In addition to possessing the topology of the Campbell filter, the evolved circuit also approximately possesses the numerical values described in Campbell's 1917 patent (Campbell 1917a). In fact, this evolved circuit is almost equivalent to what is now known as a cascade of six identical symmetric π-sections (Johnson l950).
It is important to note that when we performed the preparatory steps for applying genetic programming to this problem of synthesizing a lowpass filter, we did not employ any significant domain knowledge from the field of filter design or electrical engineering. In fact, we explicitly inventoried our use of information and knowledge about electrical engineering as we performed each of the preparatory steps for this problem (Section 25.14 of Genetic Programming III: Darwinian Invention and Problem Solving (Koza, Bennett, Andre, and Keane 1999). The ladder topology emerged during this run of genetic programming as a natural consequence of the problem's fitness measure and natural selection—not because we primed the run with domain knowledge about electrical engineering in general or information from Campbell's 1917 patent in particular. That is, the evolutionary process opportunistically reinvented the Campbell filter in this run because it was helpful in solving the problem at hand. Thus, in spite of the absence of explicit domain knowledge about electrical engineering and filters, genetic programming evolved a 100%-compliant circuit that is well known in the field of electrical engineering.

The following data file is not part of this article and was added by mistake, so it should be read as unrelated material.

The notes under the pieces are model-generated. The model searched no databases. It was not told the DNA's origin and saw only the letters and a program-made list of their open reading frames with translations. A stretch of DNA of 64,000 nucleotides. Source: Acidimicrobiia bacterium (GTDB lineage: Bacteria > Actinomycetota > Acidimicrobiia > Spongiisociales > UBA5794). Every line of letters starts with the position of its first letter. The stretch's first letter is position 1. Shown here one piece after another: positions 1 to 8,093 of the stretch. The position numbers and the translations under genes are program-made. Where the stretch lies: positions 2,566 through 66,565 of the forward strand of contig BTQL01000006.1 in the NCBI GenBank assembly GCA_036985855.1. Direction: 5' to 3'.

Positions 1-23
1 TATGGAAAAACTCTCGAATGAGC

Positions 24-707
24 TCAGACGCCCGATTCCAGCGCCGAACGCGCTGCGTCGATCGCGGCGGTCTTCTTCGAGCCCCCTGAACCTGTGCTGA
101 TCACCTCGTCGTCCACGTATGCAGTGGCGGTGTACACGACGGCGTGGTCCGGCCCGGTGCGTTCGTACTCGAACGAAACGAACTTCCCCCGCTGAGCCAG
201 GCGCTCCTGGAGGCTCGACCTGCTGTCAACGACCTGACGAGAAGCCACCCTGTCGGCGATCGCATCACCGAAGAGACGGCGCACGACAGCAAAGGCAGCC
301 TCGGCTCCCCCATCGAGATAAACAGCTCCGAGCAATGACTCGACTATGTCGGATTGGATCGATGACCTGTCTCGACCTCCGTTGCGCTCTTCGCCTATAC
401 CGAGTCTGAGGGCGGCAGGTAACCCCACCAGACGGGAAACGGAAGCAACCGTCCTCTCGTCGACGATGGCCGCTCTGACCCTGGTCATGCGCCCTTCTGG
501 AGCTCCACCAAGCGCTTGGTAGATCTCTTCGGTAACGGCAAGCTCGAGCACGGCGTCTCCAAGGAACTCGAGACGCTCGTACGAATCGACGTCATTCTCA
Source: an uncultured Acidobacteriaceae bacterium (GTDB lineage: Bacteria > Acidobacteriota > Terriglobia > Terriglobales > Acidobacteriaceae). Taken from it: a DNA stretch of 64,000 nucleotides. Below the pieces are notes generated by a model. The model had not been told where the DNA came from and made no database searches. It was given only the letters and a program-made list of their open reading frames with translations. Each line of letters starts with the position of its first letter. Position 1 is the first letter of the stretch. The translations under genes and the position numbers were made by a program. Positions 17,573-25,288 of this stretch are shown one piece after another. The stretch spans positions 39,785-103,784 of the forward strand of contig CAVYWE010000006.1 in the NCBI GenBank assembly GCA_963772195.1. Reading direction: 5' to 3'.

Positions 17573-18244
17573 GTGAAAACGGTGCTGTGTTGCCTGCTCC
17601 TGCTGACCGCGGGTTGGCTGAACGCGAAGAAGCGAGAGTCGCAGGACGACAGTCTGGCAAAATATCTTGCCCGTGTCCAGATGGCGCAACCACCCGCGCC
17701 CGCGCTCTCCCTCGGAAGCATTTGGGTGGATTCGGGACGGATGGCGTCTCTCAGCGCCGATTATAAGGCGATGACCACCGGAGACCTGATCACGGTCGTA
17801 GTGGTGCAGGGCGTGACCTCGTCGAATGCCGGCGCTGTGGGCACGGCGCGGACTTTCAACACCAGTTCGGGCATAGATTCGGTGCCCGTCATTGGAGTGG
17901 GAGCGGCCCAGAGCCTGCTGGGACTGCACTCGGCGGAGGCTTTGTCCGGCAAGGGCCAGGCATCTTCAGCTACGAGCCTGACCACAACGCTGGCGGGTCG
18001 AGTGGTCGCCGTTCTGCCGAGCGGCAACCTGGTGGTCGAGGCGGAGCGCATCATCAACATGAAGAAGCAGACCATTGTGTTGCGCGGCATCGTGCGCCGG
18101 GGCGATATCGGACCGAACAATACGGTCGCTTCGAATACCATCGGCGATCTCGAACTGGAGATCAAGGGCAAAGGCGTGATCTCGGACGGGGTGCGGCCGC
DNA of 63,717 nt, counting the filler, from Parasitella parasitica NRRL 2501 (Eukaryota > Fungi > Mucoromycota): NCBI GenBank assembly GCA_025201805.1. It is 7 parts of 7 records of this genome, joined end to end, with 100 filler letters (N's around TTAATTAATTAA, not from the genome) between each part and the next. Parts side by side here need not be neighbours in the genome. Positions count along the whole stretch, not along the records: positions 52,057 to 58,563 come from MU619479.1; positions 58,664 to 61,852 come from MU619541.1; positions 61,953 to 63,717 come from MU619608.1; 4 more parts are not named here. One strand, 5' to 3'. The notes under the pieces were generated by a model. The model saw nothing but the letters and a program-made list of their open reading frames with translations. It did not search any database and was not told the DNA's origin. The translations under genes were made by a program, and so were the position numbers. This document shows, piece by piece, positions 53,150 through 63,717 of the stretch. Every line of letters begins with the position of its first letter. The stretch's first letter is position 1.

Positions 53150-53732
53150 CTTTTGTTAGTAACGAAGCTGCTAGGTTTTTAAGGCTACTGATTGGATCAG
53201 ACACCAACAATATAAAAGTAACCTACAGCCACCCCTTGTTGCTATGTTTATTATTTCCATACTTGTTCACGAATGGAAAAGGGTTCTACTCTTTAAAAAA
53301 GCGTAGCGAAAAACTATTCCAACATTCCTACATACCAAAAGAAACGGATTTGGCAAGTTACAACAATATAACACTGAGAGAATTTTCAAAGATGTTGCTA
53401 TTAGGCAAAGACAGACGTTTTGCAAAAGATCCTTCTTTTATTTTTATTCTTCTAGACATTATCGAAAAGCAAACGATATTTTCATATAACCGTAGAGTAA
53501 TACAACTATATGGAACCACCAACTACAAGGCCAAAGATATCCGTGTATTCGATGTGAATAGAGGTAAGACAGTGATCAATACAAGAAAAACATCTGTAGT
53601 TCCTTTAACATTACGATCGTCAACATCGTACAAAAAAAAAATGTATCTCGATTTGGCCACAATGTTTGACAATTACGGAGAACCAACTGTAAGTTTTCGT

Referring to the eight criteria in chapter 1 of Genetic Programming III: Darwinian Invention and Problem Solving (Koza, Bennett, Andre, and Keane 1999) for establishing that an automatically created result is competitive with a human-produced result, the automatic synthesis of the Campbell filter circuit satisfies the following two criteria:
(A) The result was patented as an invention in the past, is an improvement over a patented invention, or would qualify today as a patentable new invention.
(F) The result is equal to or better than a result that was considered an achievement in its field at the time it was first discovered.
Campbell, George A. 1917a. Electric Wave Filter. U.S. Patent 1,227,113. Filed July 15, 1915. Issued May 22, 1917.
Johnson, Walter C. 1950. Transmission Lines and Networks. New York: McGraw-Hill.
Koza, John R., Bennett III, Forrest H, Andre, David, and Keane, Martin A. 1999a. Genetic Programming III: Darwinian Invention and Problem Solving. San Francisco, CA: Morgan Kaufmann.
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· Information about the 1992 book Genetic Programming: On the Programming of Computers by Means of Natural Selection, the 1994 book Genetic Programming II: Automatic Discovery of Reusable Programs, the 1999 book Genetic Programming III: Darwinian Invention and Problem Solving, and the 2003 book Genetic Programming IV: Routine Human-Competitive Machine Intelligence. Click here to read chapter 1 of Genetic Programming IV book in PDF format.
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Last updated on December 28, 2003